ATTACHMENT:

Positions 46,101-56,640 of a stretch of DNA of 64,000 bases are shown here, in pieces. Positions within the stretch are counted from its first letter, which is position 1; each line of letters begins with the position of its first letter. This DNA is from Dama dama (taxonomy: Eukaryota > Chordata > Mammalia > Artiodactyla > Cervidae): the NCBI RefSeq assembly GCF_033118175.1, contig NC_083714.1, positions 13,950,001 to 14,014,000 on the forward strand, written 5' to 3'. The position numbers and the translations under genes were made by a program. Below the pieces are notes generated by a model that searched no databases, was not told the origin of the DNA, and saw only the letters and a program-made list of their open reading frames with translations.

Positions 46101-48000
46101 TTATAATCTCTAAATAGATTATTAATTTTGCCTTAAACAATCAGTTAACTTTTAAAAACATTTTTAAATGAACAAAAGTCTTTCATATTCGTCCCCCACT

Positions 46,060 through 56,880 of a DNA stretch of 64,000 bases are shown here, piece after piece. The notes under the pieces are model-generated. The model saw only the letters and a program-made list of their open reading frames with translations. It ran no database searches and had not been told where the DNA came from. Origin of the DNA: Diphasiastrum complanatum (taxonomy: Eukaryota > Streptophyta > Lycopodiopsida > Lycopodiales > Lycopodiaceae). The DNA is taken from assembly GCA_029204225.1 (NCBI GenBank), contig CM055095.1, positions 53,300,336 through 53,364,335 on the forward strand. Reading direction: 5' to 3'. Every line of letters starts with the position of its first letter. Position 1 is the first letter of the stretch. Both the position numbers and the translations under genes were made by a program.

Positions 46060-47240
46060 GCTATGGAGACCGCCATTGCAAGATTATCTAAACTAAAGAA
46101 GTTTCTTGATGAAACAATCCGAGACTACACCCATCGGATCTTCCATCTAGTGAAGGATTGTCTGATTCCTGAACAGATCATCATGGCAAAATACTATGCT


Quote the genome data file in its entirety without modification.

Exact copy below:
Positions 46,101-56,640 of a stretch of DNA of 64,000 bases are shown here, in pieces. Positions within the stretch are counted from its first letter, which is position 1; each line of letters begins with the position of its first letter. This DNA is from Dama dama (taxonomy: Eukaryota > Chordata > Mammalia > Artiodactyla > Cervidae): the NCBI RefSeq assembly GCF_033118175.1, contig NC_083714.1, positions 13,950,001 to 14,014,000 on the forward strand, written 5' to 3'. The position numbers and the translations under genes were made by a program. Below the pieces are notes generated by a model that searched no databases, was not told the origin of the DNA, and saw only the letters and a program-made list of their open reading frames with translations.

Positions 46101-48000
46101 TTATAATCTCTAAATAGATTATTAATTTTGCCTTAAACAATCAGTTAACTTTTAAAAACATTTTTAAATGAACAAAAGTCTTTCATATTCGTCCCCCACT

Positions 46,060 through 56,880 of a DNA stretch of 64,000 bases are shown here, piece after piece. The notes under the pieces are model-generated. The model saw only the letters and a program-made list of their open reading frames with translations. It ran no database searches and had not been told where the DNA came from. Origin of the DNA: Diphasiastrum complanatum (taxonomy: Eukaryota > Streptophyta > Lycopodiopsida > Lycopodiales > Lycopodiaceae). The DNA is taken from assembly GCA_029204225.1 (NCBI GenBank), contig CM055095.1, positions 53,300,336 through 53,364,335 on the forward strand. Reading direction: 5' to 3'. Every line of letters starts with the position of its first letter. Position 1 is the first letter of the stretch. Both the position numbers and the translations under genes were made by a program.

Positions 46060-47240
46060 GCTATGGAGACCGCCATTGCAAGATTATCTAAACTAAAGAA
46101 GTTTCTTGATGAAACAATCCGAGACTACACCCATCGGATCTTCCATCTAGTGAAGGATTGTCTGATTCCTGAACAGATCATCATGGCAAAATACTATGCT